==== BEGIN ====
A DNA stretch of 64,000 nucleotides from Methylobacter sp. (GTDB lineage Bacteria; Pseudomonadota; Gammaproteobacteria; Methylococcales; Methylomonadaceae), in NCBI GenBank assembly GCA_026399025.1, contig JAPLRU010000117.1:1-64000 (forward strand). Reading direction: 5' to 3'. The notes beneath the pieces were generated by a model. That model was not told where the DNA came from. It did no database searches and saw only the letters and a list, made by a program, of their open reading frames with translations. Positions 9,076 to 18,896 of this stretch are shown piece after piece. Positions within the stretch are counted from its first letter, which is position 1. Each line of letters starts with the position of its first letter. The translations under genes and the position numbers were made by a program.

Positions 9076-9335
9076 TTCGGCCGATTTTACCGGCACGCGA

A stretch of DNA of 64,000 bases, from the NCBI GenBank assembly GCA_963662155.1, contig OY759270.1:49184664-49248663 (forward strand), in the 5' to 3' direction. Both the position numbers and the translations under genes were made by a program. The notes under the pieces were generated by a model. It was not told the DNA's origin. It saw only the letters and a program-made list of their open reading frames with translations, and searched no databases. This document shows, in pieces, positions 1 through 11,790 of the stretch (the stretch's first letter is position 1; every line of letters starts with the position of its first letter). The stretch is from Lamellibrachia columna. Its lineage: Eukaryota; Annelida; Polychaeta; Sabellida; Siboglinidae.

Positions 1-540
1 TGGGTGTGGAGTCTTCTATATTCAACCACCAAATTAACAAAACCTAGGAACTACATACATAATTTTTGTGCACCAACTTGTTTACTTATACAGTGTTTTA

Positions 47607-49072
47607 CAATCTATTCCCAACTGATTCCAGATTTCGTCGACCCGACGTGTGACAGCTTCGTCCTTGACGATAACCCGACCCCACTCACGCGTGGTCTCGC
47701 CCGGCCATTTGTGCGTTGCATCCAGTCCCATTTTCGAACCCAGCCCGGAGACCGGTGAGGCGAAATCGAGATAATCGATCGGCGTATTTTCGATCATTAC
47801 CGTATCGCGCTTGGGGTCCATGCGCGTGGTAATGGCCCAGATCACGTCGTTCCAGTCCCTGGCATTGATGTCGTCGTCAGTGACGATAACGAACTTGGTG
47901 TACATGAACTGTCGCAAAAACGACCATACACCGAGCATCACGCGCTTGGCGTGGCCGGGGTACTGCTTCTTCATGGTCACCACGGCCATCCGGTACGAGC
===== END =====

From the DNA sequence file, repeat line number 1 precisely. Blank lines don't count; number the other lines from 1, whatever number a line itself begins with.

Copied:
A DNA stretch of 64,000 nucleotides from Methylobacter sp. (GTDB lineage Bacteria; Pseudomonadota; Gammaproteobacteria; Methylococcales; Methylomonadaceae), in NCBI GenBank assembly GCA_026399025.1, contig JAPLRU010000117.1:1-64000 (forward strand). Reading direction: 5' to 3'. The notes beneath the pieces were generated by a model. That model was not told where the DNA came from. It did no database searches and saw only the letters and a list, made by a program, of their open reading frames with translations. Positions 9,076 to 18,896 of this stretch are shown piece after piece. Positions within the stretch are counted from its first letter, which is position 1. Each line of letters starts with the position of its first letter. The translations under genes and the position numbers were made by a program.